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Find video protocols related to scientific articles indexed in Pubmed.
Variation in mating systems of salamanders: mate guarding or territoriality?
Behav. Processes
PUBLISHED: 03-21-2014
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Two of the most common mating tactics in vertebrates are mate guarding and territoriality, yet much of the research on these strategies has focused on mating systems in birds, despite novel insights gained from studying less traditional systems. North American stream salamanders that comprise the Eurycea bislineata complex represent an excellent nontraditional system for comparing mating strategies because these species exhibit a continuum of male morphologies, diverse habitat associations, and various potential mating strategies. We studied two species within this complex that exhibit the extremes of this continuum, Eurycea aquatica (robust morph) and Eurycea cirrigera (slender morph). The larger head in males of E. aquatica is due to larger musculature around the jaw and may be associated with aggressive behavior. Therefore, we hypothesized that the robust morphology exhibited by males of E. aquatica provides benefits during either territorial defense or mate defense and that males of E. cirrigera would not exhibit aggression in either scenario. We found that neither species exhibited aggressive behavior to defend a territory. However, in the presence of a female, males of E. aquatica were significantly more aggressive toward intruding males than were males of E. cirrigera. Therefore, mate-guarding behavior occurs in E. aquatica, and the enlarged head of males likely aids in deterring rivals. This is the first demonstration of mate-guarding behavior in a plethodontid, the most speciose family of salamanders.
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The CTSA Consortium's Catalog of Assets for Translational and Clinical Health Research (CATCHR).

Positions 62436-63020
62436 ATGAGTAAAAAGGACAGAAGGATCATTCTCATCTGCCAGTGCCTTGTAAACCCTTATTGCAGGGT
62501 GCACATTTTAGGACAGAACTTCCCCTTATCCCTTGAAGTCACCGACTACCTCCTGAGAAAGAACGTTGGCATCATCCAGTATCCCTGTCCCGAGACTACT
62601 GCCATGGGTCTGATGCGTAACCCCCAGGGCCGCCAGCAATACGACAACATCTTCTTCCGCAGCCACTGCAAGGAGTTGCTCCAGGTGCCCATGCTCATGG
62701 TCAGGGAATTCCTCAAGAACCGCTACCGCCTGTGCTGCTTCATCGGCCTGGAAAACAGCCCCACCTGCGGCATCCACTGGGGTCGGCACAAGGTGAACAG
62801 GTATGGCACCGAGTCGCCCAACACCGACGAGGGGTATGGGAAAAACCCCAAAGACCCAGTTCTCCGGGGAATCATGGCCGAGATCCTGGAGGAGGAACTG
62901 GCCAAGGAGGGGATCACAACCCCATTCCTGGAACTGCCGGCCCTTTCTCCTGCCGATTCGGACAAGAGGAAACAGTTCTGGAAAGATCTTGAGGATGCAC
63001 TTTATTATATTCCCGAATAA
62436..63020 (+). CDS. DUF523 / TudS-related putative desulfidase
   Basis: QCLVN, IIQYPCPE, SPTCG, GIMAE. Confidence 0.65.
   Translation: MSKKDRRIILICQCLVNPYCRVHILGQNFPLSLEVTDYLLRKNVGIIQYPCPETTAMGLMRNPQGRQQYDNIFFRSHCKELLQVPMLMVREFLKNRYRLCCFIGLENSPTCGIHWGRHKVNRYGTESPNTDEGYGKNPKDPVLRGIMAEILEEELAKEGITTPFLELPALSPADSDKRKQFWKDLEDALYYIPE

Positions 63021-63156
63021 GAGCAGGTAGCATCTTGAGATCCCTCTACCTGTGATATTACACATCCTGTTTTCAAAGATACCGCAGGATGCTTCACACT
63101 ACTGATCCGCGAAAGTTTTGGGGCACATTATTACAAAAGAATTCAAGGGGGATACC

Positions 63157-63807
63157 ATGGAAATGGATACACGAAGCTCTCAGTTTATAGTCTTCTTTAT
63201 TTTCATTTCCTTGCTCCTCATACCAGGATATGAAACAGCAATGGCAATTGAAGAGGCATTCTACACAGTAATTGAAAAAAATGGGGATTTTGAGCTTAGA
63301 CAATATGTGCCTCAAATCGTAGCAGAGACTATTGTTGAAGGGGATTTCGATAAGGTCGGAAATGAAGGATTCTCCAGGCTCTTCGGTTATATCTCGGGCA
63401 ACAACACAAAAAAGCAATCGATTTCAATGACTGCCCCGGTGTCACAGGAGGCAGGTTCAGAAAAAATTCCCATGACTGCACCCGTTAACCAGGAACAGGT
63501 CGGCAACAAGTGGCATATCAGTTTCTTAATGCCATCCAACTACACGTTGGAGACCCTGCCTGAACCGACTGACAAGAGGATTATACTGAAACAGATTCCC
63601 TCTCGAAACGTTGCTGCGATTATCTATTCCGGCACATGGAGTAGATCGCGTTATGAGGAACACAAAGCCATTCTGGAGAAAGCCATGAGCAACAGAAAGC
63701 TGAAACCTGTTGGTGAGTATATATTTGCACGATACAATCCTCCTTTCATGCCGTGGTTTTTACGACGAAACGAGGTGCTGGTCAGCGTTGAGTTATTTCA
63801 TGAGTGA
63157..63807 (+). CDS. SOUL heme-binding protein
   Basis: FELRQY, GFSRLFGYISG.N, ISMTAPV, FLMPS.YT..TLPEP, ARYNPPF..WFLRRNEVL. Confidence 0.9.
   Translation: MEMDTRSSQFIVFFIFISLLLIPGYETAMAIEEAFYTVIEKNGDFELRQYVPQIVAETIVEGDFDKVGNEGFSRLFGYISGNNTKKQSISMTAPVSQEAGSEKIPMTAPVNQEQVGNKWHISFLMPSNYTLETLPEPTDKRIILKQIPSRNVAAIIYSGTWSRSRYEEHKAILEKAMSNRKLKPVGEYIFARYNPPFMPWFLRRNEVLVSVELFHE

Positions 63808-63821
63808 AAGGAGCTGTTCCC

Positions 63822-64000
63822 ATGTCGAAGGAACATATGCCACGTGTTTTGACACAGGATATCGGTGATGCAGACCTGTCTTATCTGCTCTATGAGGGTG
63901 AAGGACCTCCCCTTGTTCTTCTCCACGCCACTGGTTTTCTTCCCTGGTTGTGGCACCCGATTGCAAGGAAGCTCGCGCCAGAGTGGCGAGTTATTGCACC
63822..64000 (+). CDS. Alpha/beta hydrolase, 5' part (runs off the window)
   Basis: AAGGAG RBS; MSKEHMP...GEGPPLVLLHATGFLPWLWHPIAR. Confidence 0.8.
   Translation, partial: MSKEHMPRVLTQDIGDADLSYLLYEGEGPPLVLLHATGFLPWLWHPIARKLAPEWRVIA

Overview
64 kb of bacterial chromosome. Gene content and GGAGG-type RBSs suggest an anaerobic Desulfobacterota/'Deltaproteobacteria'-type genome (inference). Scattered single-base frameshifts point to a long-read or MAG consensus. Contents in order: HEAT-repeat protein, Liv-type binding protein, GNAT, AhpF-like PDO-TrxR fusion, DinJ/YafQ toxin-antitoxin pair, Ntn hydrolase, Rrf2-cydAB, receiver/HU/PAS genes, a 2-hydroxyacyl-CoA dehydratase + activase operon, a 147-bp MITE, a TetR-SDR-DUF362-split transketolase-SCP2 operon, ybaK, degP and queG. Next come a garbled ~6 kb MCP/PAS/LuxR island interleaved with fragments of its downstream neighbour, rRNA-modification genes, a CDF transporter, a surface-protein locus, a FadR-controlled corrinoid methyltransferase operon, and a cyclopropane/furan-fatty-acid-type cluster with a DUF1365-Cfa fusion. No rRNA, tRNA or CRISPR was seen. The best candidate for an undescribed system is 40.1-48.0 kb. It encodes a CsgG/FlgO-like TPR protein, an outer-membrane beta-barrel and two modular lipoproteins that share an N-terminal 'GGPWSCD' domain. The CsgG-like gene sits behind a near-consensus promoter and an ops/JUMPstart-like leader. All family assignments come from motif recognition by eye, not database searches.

Clin Transl Sci
PUBLISHED: 01-23-2014
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The 61 CTSA Consortium sites are home to valuable programs and infrastructure supporting translational science and all are charged with ensuring that such investments translate quickly to improved clinical care. Catalog of Assets for Translational and Clinical Health Research (CATCHR) is the Consortium's effort to collect and make available information on programs and resources to maximize efficiency and facilitate collaborations. By capturing information on a broad range of assets supporting the entire clinical and translational research spectrum, CATCHR aims to provide the necessary infrastructure and processes to establish and maintain an open-access, searchable database of consortium resources to support multisite clinical and translational research studies. Data are collected using rigorous, defined methods, with the resulting information made visible through an integrated, searchable Web-based tool. Additional easy-to-use Web tools assist resource owners in validating and updating resource information over time. In this paper, we discuss the design and scope of the project, data collection methods, current results, and future plans for development and sustainability. With increasing pressure on research programs to avoid redundancy, CATCHR aims to make available information on programs and core facilities to maximize efficient use of resources.
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What is Visualize?

JoVE Visualize is a tool created to match the last 5 years of PubMed publications to methods in JoVE's video library.

How does it work?

We use abstracts found on PubMed and match them to JoVE videos to create a list of 10 to 30 related methods videos.

Video X seems to be unrelated to Abstract Y...

In developing our video relationships, we compare around 5 million PubMed articles to our library of over 4,500 methods videos. In some cases the language used in the PubMed abstracts makes matching that content to a JoVE video difficult. In other cases, there happens not to be any content in our video library that is relevant to the topic of a given abstract. In these cases, our algorithms are trying their best to display videos with relevant content, which can sometimes result in matched videos with only a slight relation.